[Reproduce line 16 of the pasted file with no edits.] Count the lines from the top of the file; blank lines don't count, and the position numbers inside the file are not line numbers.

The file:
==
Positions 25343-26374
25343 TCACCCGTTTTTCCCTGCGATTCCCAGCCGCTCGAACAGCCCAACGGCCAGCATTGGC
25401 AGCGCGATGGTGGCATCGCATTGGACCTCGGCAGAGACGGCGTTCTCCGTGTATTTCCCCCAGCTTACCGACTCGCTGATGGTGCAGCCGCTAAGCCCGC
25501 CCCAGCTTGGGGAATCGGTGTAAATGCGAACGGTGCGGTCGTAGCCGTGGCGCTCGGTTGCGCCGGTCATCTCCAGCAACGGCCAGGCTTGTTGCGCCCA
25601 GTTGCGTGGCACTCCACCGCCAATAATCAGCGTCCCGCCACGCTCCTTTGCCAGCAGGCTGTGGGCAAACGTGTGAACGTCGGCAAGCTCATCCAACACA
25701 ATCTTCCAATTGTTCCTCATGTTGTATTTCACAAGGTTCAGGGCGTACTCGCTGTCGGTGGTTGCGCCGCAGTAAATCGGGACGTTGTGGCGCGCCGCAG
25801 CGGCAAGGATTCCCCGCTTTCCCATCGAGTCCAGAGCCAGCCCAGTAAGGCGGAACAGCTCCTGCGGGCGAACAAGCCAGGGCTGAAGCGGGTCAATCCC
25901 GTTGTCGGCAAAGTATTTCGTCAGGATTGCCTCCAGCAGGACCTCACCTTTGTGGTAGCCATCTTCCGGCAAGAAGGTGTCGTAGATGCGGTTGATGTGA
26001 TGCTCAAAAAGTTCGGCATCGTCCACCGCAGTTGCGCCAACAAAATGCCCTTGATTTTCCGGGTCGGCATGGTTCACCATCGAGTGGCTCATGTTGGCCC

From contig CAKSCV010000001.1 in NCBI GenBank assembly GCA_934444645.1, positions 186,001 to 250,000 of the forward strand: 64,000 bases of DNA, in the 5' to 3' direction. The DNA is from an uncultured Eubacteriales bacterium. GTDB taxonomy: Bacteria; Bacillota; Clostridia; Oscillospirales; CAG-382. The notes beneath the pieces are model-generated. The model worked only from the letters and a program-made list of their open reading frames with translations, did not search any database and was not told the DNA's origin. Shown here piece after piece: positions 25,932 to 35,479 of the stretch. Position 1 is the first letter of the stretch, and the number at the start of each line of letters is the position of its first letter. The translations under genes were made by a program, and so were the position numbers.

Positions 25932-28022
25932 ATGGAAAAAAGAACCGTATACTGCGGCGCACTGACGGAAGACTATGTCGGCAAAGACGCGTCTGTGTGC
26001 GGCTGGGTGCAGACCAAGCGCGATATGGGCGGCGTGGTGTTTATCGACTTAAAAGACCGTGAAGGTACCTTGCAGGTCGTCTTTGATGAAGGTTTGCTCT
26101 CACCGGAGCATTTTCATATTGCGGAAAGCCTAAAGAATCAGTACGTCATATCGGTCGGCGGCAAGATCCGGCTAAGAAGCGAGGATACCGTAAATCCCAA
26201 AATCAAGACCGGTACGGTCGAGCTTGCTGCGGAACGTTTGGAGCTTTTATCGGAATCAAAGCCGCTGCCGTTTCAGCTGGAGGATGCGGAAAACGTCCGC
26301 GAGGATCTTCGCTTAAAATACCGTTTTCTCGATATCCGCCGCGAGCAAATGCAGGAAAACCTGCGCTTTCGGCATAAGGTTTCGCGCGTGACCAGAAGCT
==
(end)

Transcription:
26301 GAGGATCTTCGCTTAAAATACCGTTTTCTCGATATCCGCCGCGAGCAAATGCAGGAAAACCTGCGCTTTCGGCATAAGGTTTCGCGCGTGACCAGAAGCT